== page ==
New to Packrafting

To start, Great Forum!!!
I have strongly been considering trying this packrafting out, and I’m stoked to see that there is a forum like this with so many different people with such vast experience and knowledge in this sport. Now i just need to scrape together some extra cash to drop on a raft. My main question is where a good place would be for a weekend warrior like myself to get a taste of this type of rafting. I would probably need to rent a couple rafts for my first trip. I would like to try a river somewhat close to home here in EagleRiver and geared more for a couple of 'greenhorn" beginners that are looking for a relaxing overnight float. Any help with this would be great. From what I have read, 20 mile seems like an “ok” fit, as long as I can keep my fiance and myself from being sucked up into a jet boat’s intake…Thanks again for any advice!


You might consider doing the Crow Pass/Eagle River route, which is a classic. The boating is fairly easy, although you should be on guard for snags and sweepers. You also should plan on getting out at Echo Bend because the next mile below Echo Bend is not for beginners. While this route is doable in a day, turning it into an overnight makes for a pleasant trip.

Another classic is the Sanctuary in Denali.

More details on both rivers can be found elsewhere in the forum.

Thanks for the info. I’ll look into doing Eagle River hopefully some time soon in the future. :smiley:

I’m new to pack rafting and am looking for some trips to do in the South Central area. I have done some sea kayaking and have some experience with river kayaking (Class I and II). I am looking for trip ideas- day and overnight trips- to get used to the maneuverability of the raft and to improve my skills negotiating obstacles.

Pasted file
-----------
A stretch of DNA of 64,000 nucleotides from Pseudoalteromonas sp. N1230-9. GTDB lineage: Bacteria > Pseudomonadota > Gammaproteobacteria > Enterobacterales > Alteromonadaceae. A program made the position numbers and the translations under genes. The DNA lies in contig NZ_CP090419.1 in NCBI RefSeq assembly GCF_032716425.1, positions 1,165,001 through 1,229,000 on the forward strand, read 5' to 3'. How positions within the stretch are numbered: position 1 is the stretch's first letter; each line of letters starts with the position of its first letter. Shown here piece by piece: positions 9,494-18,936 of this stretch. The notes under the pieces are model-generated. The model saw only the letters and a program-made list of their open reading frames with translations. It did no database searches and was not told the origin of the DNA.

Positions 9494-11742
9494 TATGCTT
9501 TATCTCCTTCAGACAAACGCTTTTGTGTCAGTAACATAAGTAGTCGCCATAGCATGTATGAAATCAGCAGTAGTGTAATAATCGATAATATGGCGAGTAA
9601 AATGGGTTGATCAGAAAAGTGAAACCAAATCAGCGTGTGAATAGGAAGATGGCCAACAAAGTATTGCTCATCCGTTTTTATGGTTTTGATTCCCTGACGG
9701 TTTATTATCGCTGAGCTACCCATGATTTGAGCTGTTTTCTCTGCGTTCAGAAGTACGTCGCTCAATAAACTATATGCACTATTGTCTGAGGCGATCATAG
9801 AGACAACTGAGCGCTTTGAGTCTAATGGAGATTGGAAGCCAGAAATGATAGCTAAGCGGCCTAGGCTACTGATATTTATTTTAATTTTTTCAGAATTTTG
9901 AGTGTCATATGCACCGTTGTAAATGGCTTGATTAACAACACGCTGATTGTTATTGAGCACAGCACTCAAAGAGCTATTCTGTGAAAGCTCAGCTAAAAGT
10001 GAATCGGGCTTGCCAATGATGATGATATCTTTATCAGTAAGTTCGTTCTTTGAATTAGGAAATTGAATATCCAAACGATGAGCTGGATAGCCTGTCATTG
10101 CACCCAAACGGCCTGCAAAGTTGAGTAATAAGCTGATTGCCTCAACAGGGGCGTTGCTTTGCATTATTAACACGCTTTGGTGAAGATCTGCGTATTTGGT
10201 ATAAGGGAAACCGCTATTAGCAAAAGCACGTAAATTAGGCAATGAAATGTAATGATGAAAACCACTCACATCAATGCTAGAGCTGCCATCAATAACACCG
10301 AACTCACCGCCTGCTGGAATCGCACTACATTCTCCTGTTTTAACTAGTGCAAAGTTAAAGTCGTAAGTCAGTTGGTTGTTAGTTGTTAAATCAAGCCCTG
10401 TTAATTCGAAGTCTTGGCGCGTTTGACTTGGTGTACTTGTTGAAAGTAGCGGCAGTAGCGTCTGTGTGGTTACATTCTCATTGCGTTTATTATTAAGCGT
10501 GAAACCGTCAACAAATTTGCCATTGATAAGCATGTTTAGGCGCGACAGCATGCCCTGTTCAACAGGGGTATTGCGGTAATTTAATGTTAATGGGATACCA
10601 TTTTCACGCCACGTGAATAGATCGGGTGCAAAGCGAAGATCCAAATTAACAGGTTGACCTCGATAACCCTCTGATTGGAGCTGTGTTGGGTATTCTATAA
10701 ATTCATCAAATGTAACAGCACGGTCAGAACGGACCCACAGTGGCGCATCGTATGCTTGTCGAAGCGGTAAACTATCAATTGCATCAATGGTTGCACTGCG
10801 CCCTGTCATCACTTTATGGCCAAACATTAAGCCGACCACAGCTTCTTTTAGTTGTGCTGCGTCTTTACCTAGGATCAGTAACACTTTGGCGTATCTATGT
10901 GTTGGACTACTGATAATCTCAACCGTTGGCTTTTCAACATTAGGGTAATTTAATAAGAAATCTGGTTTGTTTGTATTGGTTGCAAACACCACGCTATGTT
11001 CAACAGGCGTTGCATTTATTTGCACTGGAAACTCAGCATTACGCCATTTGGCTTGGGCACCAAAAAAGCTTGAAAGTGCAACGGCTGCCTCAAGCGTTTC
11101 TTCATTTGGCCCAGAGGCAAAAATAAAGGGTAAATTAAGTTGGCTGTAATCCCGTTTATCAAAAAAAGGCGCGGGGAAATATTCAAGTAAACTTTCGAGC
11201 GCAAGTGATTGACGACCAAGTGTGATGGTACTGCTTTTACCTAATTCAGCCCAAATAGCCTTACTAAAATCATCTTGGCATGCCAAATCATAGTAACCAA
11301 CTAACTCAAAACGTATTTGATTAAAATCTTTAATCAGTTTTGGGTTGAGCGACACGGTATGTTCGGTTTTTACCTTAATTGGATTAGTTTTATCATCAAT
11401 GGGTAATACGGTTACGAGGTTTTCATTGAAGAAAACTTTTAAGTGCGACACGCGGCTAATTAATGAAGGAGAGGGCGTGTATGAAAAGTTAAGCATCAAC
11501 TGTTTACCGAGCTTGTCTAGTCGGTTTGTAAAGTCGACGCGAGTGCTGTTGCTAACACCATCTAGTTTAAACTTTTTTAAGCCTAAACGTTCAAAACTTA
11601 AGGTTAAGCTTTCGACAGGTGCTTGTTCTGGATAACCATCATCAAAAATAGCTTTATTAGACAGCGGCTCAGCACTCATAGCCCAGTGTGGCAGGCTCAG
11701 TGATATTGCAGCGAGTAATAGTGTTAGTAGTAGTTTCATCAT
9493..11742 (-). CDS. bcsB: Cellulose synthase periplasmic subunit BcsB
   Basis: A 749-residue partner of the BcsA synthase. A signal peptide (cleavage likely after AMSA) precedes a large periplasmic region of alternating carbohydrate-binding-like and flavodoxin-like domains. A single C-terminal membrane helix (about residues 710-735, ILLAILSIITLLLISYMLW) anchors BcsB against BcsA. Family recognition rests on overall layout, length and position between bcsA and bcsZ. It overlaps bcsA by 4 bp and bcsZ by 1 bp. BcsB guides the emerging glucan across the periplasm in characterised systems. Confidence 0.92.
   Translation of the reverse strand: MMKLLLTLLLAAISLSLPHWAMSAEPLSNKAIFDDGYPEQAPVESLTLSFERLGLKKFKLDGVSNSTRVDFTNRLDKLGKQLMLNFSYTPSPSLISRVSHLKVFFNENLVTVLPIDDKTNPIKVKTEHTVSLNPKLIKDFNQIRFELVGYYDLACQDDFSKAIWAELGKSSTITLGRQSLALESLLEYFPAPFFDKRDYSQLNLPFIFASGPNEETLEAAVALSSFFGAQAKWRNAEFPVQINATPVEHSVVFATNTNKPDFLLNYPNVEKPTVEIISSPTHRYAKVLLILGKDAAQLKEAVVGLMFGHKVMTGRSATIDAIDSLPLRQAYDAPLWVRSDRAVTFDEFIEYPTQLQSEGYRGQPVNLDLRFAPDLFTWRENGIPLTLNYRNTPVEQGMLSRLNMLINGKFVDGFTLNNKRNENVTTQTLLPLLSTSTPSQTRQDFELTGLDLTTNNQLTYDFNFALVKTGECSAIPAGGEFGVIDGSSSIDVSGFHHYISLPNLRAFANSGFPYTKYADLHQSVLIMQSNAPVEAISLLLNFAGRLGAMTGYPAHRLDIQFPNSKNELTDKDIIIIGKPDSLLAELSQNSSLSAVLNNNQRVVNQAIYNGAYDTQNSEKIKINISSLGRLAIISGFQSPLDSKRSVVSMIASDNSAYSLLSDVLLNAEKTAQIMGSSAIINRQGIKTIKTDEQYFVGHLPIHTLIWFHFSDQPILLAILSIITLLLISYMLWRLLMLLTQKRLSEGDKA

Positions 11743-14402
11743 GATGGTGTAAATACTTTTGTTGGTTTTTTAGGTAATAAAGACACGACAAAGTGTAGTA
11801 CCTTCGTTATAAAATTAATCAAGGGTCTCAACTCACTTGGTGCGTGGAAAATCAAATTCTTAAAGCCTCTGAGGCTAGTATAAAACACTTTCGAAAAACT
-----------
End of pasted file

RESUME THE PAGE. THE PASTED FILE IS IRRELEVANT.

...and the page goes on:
I would like to start with some class I rivers and then move on up as my skills develop. I was going to begin with the Knik River from where of the Old Glenn ends to the Glenn Hwy Bridge, which is rated as Class II upriver of the Butte Bridge and Class I below. Another beginner trip would be from the ER Nature Center to the Eagle River Loop Rd Bridge, which is supposed to be Class I.

I’m looking for suggestions for some trips, maybe overnight, to build up my skills. I have some river reading abilities and am traveling with someone who has slightly more experience than me. Are the Eagle River above Echo Bend and the Sanctuary appropriate for my current skill level or do they require more river skills? And what other trips are there for someone like me, who is just starting out?


I am looking at the crow pass- Eagle River crossing and want to know if anyone has done it recently? What things should I be looking out for? What are the main problems? Are there water gages and at what point should it not be run?

I have not done that section (from Crow Pass crossing to Echo Bend) this year but have done it several times in years past. The gage for Eagle River at the Glenn Hwy is

The “problems” are going to depend on type raft, skill level, and water level. From the crossing, not seen from the hiking trail, there are some moderately wicked rapids a few minutes downstream, last for maybe 3/4 mile or so. After that it is pretty much flat all the way to Echo Bend. There aren’t a terrible amount of sweepers. If the water is high and moving fast there will be less but the ones there are will be harder to avoid, and vice versa water low = more sweepers but easier to avoid. After Echo Bend there are some class IV+/- rapids depending on water level.

This does make a great hike and raft in that if you start hiking from the Nature Center you can scout a good percentage of the river while you are walking up, and no matter what direction you start from, if something goes wrong the trail is right there.

Let me know if you have any other questions, I’m fairly familar with the area.

I did this three days ago, from Girdwood to Eagle River. The largest obstacle we came across was the shoe-sucking mud on the trail below Raven Gorge.
I too am pretty new to this packraft thing and felt entirely at ease on the river. We put in right where the trail first intersects with the river, a little downstream from the ford site.
We took out for one sweeper which was clearly visible and one low water spot where the river braided out in a bunch of different directions.
I would say this is an excellent trip for a beginner packrafter. For ambitious groups it can easily be done in a day for some less than 8 hours. It could also be done as an overnighter. But as others have mentioned, it is more of a hike than a float as you hike 14 miles to the river and then float about 7 to Echo Bend.
I would avoid this when the water is low, it was a little boney after a few days of rain when we did it. Higher water is going to be your friend on this upper stretch of the river. Not the case at Echo Bend.
It’s a good time, have fun!